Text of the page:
It doesn't matter to me much. But then, this was a goodbye visit, with both the Oman (my new nation) and the land-far-and-away, and I wonder if there is a place someone can truly belong to without offending anyone, and yet being true to one's own self and ideals.

Many nations expouse values that are in line with the ideals I hold for myself, and that my religion extolls for myself, and yet those nations themselves seem not to recognize their own ideals in practice. I should end this rant with that, and say that while I know it, I do not 100% accept it, and I suppose that shall always bug me. Since there is no way ranting about thise will change anything , should I delete this post?


Since I all too much like the sound of my own voice it seems:) so inshaAllah got that off my chest for the moment.

Saturday, July 18, 2015

Eid Mubarak Oman

Eid Mubarak Oman, may this holiday be safe from crazy drivers, odd weather, and may it also have a dose of peace amid the chaos of too much meat and fruit and nuts and coffee and guests. Allah help us all, ameen. This Eid I am thankful, that I do not know violence, that I do not know suppression or oppression, and nor do my children, and all of these have their health. I pin pictures of dream homes and dream vacations, while some people cling to memories of lost children or spouses, sift through the rubble of houses, dream of education or refridgerators or food. I am very thankful for every blessing, and wish we could all want for others what it is we want for ourselves.

Eid Mubarak Oman, country that I love. I dearly, dearly miss you, as great as it is to have a break from village Eid;)

Monday, July 6, 2015

Cross-Cultural Marriages: Born-Muslim versus Became-Muslim Ramadan Mornings

If you are a born Muslim, you break your fast with dates. Generally speaking, dates, or dates, either dried or fresh. Maybe water. If you are a revert (Western---not all I am sure but this is true enough to make me laugh) we prefer stuff other than dates. I don't really care if the sunnah WAS dates. I fasted. Or I am going to fast. Dates aren't gonna cut it for me. I don't like them THAT much. When I am fasting, I am never ever like, oh I miss, a date.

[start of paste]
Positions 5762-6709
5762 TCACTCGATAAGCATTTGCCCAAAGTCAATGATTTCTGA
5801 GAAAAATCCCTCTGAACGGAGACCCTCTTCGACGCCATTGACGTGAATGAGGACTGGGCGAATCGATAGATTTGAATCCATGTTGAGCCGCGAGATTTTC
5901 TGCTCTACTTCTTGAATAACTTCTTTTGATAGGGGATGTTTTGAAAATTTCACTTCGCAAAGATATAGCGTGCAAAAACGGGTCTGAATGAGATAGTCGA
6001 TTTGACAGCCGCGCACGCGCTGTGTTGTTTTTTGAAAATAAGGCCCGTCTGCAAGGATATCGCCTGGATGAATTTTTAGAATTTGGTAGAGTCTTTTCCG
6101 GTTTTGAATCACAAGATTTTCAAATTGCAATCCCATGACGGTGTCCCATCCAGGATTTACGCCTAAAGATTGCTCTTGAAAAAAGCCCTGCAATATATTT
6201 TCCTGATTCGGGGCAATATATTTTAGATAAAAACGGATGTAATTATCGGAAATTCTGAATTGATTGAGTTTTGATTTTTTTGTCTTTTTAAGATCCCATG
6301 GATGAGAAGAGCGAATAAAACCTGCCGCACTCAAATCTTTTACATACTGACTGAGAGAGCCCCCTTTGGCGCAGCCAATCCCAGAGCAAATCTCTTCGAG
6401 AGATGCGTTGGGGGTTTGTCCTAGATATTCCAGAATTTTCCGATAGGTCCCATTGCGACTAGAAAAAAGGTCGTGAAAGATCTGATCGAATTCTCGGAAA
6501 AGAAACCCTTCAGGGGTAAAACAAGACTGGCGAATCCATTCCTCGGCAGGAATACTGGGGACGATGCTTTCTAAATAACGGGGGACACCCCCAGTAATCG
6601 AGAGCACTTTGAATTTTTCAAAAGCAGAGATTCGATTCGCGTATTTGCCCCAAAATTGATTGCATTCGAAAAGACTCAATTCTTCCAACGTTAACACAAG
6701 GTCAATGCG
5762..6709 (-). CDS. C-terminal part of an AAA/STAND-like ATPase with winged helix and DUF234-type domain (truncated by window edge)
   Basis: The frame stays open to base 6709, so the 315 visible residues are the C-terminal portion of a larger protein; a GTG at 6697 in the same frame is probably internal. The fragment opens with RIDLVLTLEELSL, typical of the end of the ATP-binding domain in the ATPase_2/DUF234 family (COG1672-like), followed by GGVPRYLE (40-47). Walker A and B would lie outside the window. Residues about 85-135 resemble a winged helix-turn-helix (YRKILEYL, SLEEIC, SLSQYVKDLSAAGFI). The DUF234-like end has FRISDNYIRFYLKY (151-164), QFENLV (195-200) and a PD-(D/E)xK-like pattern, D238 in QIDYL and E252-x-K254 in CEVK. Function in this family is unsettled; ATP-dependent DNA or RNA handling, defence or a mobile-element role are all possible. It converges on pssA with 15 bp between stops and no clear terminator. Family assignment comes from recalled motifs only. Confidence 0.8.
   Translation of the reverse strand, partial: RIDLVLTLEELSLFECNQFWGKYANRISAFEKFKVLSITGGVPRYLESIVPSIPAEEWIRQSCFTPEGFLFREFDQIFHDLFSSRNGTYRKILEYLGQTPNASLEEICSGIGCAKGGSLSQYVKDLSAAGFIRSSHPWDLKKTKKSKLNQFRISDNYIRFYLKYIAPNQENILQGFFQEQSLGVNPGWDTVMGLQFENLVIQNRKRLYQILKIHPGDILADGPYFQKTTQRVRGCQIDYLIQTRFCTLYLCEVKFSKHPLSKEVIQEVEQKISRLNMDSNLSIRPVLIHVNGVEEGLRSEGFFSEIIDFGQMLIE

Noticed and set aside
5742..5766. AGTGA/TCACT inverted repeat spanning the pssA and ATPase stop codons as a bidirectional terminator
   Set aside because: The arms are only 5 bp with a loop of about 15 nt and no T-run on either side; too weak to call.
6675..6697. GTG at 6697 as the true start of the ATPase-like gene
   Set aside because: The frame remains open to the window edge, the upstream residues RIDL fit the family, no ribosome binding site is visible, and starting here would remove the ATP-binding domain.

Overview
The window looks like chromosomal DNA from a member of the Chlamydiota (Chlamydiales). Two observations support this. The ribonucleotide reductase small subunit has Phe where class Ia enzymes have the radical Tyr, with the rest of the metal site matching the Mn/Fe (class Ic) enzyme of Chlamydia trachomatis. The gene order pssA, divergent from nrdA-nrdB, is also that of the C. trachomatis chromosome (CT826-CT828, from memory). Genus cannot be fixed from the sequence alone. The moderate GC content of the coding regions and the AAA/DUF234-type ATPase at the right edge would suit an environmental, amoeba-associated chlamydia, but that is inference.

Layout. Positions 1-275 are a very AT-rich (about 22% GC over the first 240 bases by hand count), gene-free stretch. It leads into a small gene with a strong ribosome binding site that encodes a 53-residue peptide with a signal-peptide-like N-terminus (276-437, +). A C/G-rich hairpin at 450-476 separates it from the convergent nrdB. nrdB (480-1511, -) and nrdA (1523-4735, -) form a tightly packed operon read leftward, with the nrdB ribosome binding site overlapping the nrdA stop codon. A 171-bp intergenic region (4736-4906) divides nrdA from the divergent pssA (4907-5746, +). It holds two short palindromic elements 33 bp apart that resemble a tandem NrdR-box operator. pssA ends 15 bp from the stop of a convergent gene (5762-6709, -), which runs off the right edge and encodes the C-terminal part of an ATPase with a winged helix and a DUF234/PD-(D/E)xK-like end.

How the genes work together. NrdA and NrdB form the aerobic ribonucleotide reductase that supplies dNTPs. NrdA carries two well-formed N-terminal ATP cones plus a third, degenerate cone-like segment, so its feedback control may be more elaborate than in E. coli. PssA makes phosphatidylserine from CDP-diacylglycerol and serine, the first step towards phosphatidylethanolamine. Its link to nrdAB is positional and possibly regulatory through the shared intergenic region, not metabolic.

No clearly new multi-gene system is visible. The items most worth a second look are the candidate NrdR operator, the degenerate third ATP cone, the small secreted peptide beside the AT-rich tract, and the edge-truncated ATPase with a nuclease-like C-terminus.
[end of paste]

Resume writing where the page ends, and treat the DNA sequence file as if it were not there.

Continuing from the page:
My Omani husband has to have dates before the first fajr morning prayer is called.

I have to have a. a mug of coffee + b. eggs + c. toast. At least. I'd be okay with french toast or waffles if someone would get up early enough to make those for me;). I often settle for toast and water.

Sunday, July 5, 2015

Family Debate: Absolute Monarchy and Democracy in Oman, the War of the Roses, and Sects in Islam

When you have a family who loves history and politics and debate as much as my own, very likely some very peculiar (and pedantic) subjects will come up....

For some reason my Uncle (who resents houses that are in the National Trust of the United Kingdom), will come to the end of his tirade against the Canadian government (usually a particular Premier who was born owning too much silverware for his liking) and the British monarchy with sentiments about the War of the Roses and Reformation, blah blah. This is one thing.  As I live now in an absolute monarchy (Oman) this subject always comes up and I am declared a royalist. Which I myself wonder about. Since I am "sunni" as a Muslim, many Muslims also could think of me as a "royalist" as well, as the Ummayyid caliphates did tend to favour their tribes when it came to government, I guess, though my rationalizations for what manner of school of thought and section of Islam I come to defend have nothing to do with politics and everything to do with history and "right and wrong" idealism, I guess. I am also declared "very female" for that, and wonder not if I should be offended?